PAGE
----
Commercial Division Blog

Posted: August 29, 2014 / Categories Commercial, Defamation

Defamation Claim Dismissed Where Statements Were Protected By "Fair Reporting" Privilege

On August 28, 2014, Justice Kornreich of the New York County Commercial Division issued a decision in GEM Holdco, LLC v. Changing World Technologies, L.P., Index No. 650941/2013, ruling that a defamation claim arising from a press release explaining a party's defenses and anticipated counterclaims in a pending lawsuit was barred by New York’s absolute "fair reporting" privilege.

In GEM Holdco, a lawsuit arising from an investment in a renewable fuel company, the plaintiff issued a press release announcing the filing of an amended complaint. Two hours later, one of the defendants issued its own press release that, in substance, outlined its defenses and anticipated counterclaims in the lawsuit. The plaintiff claimed that the statements in the defendant’s press release were defamatory and amended its complaint again to add a cause of action for defamation. Justice Kornreich dismissed the claim, ruling that the statements in the defendant's press release were protected by the "fair reporting" privilege set forth in Section 74 of the New York Human Rights Law and could not be the subject of a defamation claim:

It is well settled that public policy mandates that certain communications, although defamatory, cannot serve as the basis for the imposition of liability in a defamation action. When compelling public policy requires that the speaker be immune from suit, the law affords an absolute privilege. The absolute privilege applies to statements uttered in the course of a judicial or quasi-judicial proceeding . . . so long as they are material and pertinent to the questions involved notwithstanding the motive with which they are made. Moreover, the absolute privilege attaches not only to the hearing stage, but to every step of the proceeding in question even if it is preliminary and/or investigatory and irrespective of whether formal charges are ever presented. Whether a statement is at all pertinent to the litigation is determined by an extremely liberal test. A statement made in the course of judicial proceedings is privileged if, by any view or under any circumstances, it may be considered pertinent to the litigation. Additionally, the pertinence of a statement made in the course of judicial proceedings is a question of law for the court, and, in answering that question, any doubts are to be resolved in favor of pertinence.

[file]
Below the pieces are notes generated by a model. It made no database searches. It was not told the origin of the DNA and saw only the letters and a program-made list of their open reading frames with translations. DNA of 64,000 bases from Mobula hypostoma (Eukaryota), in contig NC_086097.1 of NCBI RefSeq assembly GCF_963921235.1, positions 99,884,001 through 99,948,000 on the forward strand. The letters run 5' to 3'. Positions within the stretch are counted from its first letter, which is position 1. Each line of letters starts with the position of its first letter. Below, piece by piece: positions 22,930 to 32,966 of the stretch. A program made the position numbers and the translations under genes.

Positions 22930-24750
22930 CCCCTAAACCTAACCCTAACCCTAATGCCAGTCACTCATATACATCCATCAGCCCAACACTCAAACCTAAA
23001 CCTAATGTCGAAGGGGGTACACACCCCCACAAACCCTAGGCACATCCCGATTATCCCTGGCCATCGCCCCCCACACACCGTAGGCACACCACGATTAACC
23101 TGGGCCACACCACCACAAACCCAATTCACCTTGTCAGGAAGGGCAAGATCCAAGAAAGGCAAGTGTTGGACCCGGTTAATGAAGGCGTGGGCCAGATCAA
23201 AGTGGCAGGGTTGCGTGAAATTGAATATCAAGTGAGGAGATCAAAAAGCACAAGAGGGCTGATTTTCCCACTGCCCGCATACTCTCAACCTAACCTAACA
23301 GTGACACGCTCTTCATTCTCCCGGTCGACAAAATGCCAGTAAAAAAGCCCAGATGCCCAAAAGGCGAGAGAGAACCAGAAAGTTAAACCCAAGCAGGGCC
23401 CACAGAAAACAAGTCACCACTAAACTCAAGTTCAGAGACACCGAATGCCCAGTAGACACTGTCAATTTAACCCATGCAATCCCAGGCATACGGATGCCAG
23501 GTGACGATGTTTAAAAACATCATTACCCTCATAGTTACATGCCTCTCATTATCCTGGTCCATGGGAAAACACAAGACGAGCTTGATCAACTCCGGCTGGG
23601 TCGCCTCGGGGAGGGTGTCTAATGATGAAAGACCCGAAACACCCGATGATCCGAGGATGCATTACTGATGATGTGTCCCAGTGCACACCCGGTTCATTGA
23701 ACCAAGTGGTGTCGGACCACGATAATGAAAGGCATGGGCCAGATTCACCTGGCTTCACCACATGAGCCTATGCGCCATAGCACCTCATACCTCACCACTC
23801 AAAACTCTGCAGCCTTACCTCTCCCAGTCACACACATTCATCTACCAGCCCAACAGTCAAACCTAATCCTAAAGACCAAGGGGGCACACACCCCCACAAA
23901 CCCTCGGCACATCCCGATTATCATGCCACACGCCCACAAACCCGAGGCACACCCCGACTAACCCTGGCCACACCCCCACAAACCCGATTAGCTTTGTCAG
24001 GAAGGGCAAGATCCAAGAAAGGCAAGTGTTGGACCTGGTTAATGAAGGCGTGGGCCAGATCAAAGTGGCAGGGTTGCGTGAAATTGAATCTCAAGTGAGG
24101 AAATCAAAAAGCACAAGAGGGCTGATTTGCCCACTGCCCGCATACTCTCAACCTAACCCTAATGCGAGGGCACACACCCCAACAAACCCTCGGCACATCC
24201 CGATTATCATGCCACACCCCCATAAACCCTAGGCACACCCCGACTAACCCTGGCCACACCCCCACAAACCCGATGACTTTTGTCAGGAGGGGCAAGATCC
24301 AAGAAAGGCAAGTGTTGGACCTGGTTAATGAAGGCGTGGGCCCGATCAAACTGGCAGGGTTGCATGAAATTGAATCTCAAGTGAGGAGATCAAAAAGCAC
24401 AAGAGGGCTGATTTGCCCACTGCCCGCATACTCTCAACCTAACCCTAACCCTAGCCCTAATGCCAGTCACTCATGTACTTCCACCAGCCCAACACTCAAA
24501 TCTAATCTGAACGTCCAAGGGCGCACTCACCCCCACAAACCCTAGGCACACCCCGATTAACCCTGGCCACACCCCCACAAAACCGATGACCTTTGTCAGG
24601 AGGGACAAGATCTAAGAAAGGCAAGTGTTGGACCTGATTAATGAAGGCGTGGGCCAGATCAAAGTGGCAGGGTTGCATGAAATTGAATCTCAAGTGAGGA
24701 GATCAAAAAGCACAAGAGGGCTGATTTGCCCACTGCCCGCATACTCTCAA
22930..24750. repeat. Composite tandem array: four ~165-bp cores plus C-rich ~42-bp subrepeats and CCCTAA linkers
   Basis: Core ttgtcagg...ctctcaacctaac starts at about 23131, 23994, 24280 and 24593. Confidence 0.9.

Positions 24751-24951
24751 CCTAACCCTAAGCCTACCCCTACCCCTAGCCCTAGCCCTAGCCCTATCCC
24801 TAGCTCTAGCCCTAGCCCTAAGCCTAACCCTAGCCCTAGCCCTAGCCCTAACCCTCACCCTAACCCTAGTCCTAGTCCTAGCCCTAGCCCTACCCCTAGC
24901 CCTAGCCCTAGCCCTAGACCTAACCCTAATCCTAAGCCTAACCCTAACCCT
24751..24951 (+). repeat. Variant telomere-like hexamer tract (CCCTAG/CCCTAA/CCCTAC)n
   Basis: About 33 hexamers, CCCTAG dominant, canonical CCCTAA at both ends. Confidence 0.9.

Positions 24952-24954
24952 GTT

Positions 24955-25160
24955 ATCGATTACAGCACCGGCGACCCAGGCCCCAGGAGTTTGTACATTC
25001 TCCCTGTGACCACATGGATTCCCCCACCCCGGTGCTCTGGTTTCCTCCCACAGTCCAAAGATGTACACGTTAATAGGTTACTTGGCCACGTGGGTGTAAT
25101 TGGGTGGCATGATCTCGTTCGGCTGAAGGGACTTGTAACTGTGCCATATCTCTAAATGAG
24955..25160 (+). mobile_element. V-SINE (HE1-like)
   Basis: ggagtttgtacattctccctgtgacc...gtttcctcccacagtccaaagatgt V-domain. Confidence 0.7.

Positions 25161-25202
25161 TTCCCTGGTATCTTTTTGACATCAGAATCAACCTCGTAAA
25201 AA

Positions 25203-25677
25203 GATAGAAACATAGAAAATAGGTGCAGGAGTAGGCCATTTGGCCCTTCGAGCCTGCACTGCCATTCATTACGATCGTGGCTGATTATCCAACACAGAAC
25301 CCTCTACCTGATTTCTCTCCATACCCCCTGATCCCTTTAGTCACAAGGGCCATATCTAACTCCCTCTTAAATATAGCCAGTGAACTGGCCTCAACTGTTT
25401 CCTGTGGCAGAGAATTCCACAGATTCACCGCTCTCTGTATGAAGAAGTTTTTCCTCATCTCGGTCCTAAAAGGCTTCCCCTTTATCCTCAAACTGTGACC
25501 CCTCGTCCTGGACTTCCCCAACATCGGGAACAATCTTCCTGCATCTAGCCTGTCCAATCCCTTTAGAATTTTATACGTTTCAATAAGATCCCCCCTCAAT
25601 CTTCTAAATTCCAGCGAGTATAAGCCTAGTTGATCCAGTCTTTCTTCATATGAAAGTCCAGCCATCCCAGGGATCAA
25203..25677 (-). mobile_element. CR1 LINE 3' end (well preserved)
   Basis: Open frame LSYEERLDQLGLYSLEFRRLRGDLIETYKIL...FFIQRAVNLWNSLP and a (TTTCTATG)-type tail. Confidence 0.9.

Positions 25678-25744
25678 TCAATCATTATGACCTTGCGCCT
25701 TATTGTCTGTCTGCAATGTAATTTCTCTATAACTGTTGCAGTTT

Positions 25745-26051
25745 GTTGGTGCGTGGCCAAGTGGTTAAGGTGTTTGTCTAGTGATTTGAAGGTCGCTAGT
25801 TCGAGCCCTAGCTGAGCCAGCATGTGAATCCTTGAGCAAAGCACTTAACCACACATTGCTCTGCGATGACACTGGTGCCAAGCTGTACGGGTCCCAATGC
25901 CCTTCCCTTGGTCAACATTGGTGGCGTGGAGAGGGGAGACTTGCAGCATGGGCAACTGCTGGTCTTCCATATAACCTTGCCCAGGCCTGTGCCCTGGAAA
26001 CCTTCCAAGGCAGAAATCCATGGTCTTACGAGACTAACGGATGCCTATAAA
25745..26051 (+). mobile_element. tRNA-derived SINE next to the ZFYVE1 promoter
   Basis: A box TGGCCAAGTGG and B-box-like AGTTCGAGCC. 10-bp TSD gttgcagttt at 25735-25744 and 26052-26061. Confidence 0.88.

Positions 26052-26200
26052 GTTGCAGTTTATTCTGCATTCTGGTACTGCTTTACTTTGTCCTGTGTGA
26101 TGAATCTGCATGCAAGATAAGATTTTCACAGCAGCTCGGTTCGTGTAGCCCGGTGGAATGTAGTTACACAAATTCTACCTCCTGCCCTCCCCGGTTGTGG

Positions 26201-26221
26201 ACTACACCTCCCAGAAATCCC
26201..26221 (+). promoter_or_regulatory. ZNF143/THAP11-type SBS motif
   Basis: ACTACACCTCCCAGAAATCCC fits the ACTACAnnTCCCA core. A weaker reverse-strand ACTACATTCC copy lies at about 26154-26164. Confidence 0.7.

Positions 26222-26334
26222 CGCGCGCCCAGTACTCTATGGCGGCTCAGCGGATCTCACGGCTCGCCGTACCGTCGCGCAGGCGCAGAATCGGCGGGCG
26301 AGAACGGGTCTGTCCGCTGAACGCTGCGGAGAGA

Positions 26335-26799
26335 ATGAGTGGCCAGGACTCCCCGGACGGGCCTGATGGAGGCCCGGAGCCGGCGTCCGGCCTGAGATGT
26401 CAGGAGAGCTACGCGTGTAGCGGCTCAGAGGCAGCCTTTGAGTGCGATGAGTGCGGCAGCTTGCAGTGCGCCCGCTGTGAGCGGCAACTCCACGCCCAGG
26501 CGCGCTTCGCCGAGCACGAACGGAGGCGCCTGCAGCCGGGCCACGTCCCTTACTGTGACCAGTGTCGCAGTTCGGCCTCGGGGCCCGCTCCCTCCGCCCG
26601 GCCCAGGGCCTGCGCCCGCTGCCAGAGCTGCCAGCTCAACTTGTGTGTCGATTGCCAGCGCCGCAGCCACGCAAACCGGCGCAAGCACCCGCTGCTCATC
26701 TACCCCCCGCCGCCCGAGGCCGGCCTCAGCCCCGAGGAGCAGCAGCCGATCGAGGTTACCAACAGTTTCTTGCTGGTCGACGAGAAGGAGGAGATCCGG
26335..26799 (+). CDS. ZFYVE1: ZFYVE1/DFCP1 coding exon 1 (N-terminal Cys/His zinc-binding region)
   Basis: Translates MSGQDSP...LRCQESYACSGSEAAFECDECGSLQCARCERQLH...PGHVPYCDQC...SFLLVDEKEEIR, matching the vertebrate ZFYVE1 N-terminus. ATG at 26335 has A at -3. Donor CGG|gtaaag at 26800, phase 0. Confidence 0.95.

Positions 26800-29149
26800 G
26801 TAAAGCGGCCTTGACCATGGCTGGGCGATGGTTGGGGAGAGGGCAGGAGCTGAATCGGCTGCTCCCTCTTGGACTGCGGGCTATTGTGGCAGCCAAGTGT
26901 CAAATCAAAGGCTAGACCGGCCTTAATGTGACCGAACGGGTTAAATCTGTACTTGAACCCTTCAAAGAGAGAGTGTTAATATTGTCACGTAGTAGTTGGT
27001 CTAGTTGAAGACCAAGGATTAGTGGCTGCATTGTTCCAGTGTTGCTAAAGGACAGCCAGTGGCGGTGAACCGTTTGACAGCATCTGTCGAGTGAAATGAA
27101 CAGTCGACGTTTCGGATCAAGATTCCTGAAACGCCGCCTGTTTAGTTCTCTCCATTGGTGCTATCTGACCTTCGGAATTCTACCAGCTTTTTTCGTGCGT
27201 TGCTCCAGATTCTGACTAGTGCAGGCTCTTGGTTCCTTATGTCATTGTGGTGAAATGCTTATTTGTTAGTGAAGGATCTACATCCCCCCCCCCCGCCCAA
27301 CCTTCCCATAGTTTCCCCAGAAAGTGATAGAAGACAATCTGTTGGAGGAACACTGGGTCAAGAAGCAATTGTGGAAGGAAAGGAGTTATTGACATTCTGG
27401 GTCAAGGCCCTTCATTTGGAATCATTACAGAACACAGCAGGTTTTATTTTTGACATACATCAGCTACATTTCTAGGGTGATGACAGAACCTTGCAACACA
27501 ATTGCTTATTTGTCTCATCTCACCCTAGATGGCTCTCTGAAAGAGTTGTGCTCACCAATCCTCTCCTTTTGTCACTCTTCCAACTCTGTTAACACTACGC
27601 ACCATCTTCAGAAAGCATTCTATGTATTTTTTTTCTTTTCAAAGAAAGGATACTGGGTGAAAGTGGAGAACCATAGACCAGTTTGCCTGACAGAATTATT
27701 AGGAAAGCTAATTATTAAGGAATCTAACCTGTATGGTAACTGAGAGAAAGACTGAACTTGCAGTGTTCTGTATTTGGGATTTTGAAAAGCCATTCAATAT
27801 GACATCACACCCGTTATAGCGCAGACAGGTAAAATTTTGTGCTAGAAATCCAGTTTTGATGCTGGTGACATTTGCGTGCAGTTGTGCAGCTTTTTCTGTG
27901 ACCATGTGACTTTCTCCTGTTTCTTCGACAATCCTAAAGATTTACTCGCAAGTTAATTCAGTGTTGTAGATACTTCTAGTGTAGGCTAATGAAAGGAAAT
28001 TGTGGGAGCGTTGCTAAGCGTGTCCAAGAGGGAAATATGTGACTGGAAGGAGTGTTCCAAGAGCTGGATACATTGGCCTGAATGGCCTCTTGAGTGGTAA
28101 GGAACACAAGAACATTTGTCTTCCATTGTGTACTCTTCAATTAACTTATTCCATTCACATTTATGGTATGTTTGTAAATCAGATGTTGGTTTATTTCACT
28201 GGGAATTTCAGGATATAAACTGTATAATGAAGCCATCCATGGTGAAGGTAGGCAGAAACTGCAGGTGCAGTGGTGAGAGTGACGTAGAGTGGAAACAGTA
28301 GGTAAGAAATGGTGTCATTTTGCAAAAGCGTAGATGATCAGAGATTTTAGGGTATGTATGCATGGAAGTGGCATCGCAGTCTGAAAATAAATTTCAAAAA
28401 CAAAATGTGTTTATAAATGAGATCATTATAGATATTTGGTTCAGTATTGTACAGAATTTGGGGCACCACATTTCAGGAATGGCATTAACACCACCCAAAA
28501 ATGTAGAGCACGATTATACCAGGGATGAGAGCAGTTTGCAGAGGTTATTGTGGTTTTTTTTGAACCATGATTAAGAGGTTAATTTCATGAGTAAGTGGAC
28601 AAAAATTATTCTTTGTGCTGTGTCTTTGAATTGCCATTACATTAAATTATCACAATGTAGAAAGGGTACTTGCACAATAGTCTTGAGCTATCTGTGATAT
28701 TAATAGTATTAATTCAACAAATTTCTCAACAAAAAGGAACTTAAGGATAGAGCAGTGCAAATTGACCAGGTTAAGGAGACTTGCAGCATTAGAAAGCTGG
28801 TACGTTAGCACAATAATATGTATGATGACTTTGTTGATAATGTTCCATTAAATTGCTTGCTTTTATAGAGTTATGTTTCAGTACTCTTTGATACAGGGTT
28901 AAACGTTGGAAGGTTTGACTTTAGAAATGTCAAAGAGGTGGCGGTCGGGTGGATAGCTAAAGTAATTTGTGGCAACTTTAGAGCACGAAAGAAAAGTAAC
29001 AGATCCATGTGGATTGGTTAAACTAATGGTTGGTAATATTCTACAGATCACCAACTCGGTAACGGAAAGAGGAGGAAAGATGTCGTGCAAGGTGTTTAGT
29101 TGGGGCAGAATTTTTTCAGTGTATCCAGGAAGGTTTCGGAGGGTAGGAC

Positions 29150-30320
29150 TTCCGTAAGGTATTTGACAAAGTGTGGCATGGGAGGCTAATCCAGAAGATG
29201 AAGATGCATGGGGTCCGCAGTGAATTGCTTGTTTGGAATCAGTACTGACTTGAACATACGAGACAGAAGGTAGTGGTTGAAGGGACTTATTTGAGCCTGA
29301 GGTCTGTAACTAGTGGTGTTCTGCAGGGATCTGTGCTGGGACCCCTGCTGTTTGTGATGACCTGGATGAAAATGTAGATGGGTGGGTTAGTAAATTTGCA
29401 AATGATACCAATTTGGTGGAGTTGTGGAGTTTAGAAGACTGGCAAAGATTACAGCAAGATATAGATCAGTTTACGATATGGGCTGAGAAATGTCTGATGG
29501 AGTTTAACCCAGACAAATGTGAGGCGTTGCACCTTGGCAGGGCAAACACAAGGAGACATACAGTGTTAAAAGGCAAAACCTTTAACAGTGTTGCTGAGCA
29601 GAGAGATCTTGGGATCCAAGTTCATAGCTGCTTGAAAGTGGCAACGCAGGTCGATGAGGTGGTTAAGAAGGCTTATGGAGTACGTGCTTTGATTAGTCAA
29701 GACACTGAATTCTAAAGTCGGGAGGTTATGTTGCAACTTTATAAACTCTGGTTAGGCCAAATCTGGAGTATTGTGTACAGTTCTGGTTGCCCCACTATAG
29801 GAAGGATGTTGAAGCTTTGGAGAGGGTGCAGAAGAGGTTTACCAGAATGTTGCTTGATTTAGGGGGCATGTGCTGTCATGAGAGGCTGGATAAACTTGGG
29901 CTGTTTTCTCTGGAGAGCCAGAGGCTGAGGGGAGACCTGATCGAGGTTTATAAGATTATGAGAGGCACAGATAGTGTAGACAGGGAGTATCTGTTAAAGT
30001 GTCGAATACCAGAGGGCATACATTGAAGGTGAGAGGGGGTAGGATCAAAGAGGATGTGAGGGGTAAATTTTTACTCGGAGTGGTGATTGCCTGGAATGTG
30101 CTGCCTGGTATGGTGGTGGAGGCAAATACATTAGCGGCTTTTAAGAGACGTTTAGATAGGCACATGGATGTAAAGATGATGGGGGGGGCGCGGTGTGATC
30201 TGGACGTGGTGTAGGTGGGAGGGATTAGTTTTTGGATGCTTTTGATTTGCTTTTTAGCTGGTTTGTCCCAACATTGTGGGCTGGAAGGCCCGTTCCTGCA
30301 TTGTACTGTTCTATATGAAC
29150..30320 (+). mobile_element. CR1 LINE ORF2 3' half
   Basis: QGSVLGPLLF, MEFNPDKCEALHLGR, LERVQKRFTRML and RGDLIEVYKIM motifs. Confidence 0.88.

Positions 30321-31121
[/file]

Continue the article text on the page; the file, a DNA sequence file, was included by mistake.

Plaintiffs, however, argue that the common law absolute ligation privilege does not apply to Ridgeline's press release because such privilege is inapplicable to out-of-court statements made about a lawsuit. While this is true, section 74 of the New York Civil Rights Law provides for a separate "fair reporting" privilege that covers out-of-court accounts of litigation, such as Ridgeline's press release.

Ridgeline's press release, which was issued to indicate its intended course of action with respect to plaintiffs' first amended complaint discussed in GEM's press release (issued two hours beforehand), does not make any actual untrue statements of fact. Rather, Ridgeline's press release outlines its defenses and its intention to assert counterclaims. See Dkt. 166 at 6 ("Ridgeline will pursue civil charges including Fraud, Tortious Interference, and additional claims under the Racketeering in Organized Crime Act . . . and Ridgeline will also show that GEM attempted to extort cash payments from Ridgeline") (emphasis added). These are inactionable expressions of future intent. That such defenses include allegations of plaintiffs' fraud does not inherently make the press release actionable. Proving the claims' underlying merit (or lack thereof) is the very point of this lawsuit. That Ridgeline's press release may be false does not matter because Ridgeline's recitation of its accusations is a substantially accurate account of its position in this litigation. Such account is protected by the fair reporting privilege. The fair reporting privilege is not vitiated by the claim that the described allegations have no merit so long as the described allegations actually reflect the defendant's position in the lawsuit.

(Citations omitted) (emphasis added).

[NOTE: Schlam Stone & Dolan represented the moving defendants in this case]